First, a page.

Saturday, May 9, 2009

Travel 101: The Well-Researched Vagabond (is that allowed?)

What do you want to do today, Scruffy? I dunno, want to watch the people walk by again?

Let me start by saying my first big solo vacation, the one that defined my concept of relaxation, was a simple one. I stayed in a studio apartment by a beach, went rollerblading every morning along the ocean, studied or wrote for two hours over a smoothie and scone lunch, and then went on random outings around the city to see what I could see. Come sunset, I took a sunset walk. Come darkness, I took a book to the hot tub.

This vacation – of a month – now propels my vacation research. Ideally, I’d like a relaxing and beautiful place to exercise (swim, skate, run, hike, surf…), a café with perfect food (it’s not so much to ask), basic knowledge of the area to furnish exploration ideas, and pretty sunsets or starry nights. A good gelateria wouldn’t hurt either; did I mention there was a Coldstone Creamery down the street from that studio apartment by the beach?

You might say that to project my routine onto a new destination is to cheat it of its individuality, but to this I say, with dignity, phbbbbbbt. I enjoy each destination in its full glory, but I know what I like, and I like to feel safe and happy. Going into a trip prepared to find my comfort zone just gives me internal space to relax, which will probably lead to more spontaneity and adventure in the long run.

So. How to find all this, in, say, Budapest? Or any other location to which there is a cheap flight on an upcoming weekend? Well, I’ve discovered if you’re willing to devote two lunch periods to surfing the internet, you can go prepared into practically any European destination, assured of many (planned) pleasant moments as well as surprising ones.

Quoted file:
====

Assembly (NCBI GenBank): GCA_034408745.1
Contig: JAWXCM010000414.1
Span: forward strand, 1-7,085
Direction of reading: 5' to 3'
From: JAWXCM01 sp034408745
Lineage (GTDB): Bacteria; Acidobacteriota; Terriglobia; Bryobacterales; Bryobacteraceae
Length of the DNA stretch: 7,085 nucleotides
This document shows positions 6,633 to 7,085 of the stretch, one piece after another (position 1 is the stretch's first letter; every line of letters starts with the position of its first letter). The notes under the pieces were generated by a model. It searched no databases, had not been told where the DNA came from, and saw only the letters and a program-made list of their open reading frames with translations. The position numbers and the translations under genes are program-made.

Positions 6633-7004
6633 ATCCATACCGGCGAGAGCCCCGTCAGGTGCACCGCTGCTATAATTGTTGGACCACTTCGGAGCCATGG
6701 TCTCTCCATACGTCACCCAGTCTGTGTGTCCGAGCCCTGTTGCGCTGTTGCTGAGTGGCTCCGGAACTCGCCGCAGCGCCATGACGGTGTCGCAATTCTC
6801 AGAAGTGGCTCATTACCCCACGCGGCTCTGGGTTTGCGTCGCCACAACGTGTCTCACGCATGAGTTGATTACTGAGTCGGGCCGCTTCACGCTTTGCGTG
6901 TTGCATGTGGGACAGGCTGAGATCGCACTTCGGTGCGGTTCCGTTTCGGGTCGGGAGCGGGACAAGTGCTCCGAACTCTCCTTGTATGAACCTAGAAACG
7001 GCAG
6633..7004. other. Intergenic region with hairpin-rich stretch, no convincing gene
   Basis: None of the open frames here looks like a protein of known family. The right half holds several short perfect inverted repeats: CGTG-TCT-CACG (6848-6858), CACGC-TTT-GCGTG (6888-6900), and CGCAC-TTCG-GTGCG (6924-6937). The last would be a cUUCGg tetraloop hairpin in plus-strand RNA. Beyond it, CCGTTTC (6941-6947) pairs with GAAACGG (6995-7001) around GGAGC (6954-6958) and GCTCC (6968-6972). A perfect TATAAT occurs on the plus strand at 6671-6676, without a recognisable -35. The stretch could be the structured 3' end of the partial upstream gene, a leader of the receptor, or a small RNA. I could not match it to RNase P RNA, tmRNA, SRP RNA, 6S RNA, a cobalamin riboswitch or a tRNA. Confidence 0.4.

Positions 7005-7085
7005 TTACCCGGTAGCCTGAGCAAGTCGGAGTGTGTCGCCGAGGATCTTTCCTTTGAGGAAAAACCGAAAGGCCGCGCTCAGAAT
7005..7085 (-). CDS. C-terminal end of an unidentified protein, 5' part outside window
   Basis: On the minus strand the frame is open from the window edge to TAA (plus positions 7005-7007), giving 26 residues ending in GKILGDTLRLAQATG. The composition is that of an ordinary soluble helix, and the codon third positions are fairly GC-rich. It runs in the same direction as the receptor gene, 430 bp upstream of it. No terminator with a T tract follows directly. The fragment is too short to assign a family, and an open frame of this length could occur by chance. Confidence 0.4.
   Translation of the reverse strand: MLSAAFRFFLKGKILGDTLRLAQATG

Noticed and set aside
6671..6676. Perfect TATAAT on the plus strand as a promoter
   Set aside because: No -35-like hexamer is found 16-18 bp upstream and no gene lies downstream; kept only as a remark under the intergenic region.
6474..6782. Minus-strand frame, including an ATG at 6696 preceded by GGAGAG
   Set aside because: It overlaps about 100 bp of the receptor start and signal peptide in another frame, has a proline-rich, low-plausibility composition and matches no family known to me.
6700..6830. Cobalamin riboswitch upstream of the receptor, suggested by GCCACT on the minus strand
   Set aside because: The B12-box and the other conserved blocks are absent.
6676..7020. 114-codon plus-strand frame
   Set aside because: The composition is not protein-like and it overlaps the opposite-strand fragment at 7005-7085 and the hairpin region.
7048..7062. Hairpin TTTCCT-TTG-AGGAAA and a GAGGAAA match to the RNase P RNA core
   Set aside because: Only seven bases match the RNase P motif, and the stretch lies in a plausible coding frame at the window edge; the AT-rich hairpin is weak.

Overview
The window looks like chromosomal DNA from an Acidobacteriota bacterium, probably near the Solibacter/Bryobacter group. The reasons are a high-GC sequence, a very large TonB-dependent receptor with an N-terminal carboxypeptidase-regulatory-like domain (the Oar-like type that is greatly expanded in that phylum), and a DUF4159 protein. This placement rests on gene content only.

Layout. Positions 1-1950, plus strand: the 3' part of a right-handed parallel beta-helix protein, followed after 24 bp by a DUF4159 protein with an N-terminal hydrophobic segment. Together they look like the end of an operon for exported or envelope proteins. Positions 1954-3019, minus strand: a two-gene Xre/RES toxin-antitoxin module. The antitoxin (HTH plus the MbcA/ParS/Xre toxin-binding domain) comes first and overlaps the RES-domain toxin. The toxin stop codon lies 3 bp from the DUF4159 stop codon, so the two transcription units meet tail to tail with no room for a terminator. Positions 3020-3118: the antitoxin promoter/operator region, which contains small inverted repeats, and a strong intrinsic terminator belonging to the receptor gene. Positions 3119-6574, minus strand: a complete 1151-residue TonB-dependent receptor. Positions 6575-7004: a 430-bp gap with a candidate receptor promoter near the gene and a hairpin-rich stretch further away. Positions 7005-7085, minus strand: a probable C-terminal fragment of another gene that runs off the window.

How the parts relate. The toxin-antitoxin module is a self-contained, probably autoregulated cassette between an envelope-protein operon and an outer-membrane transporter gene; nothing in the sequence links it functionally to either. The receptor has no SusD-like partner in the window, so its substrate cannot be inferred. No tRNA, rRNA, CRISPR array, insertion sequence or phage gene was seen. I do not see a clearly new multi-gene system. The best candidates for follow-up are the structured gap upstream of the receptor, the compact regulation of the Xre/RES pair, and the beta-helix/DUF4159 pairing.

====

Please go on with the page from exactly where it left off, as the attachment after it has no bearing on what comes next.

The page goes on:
Here are a few tried-and-true steps to follow when planning your next vacation:

(I will use Santorini as my example, as I write this from a rooftop terrace in Oia.)

1. Search Google images for “Tourist Map, Santorini (insert destination of choice).” Choose a colorful and clear version and print it out.

2. Go to the “Ex-Pat Blog” website ( Choose a few blogs located in the country – or ideally, city – you will be traveling to. Peruse them for fun recommendations, cultural norms, and warnings.

3. Visit travel warehouse sites like and and type in your destination. Read others’ tips for favorite activities and restaurants. Jot down names and addresses to cross-reference on the map you printed out, or draw the line here and enjoy a good chuckle at the very word “cross-reference.”

4. Search the New York Times travel site for your destination, browsing through articles highlighting local color, new restaurants, and history. Here, again, you can read reader recommendations and comments if you wish. 

5. Search the internet for the activities or types or restaurants you want, i.e. “Best running routes on Santorini” or “Best bakery in Oia.” Take notes. You’ll be amazed at what you find.

6. Browse your destination’s Wiki-travel site. Here you will find clear information on the cheapest ways to get to and from the airport, which can you save you fifty dollars (or Euros, lev, dinars, pounds, etc.).

Six simple steps, but will they work? Well, I’m currently staying in a Cliffside studio apartment with endless ocean views that costs just 60 Euros a night, recommended highly on Trip Adviser. I just finished a slice of deep dark chocolate cake that comes for desert of breakfast at Melenio Bakery, the result of my “Best bakery in Oia” Google search. This morning I ran the route a friendly local recommended online, accompanied by the relatively friendly dogs another visitor warned of – online.

Later on, I look forward to visiting Atlantis Books, a cute little English bookstore five minutes from my villa, recently featured in The New York Times. Why “Atlantis”? Well, as I read on Wiki-travel, many people think the tale of the lost city of Atlantis refers to the side of Santorini wiped out by its volcano centuries ago. I am looking at that volcano’s crater right now, and it seems pretty peaceful these days.

Happy Travels! 

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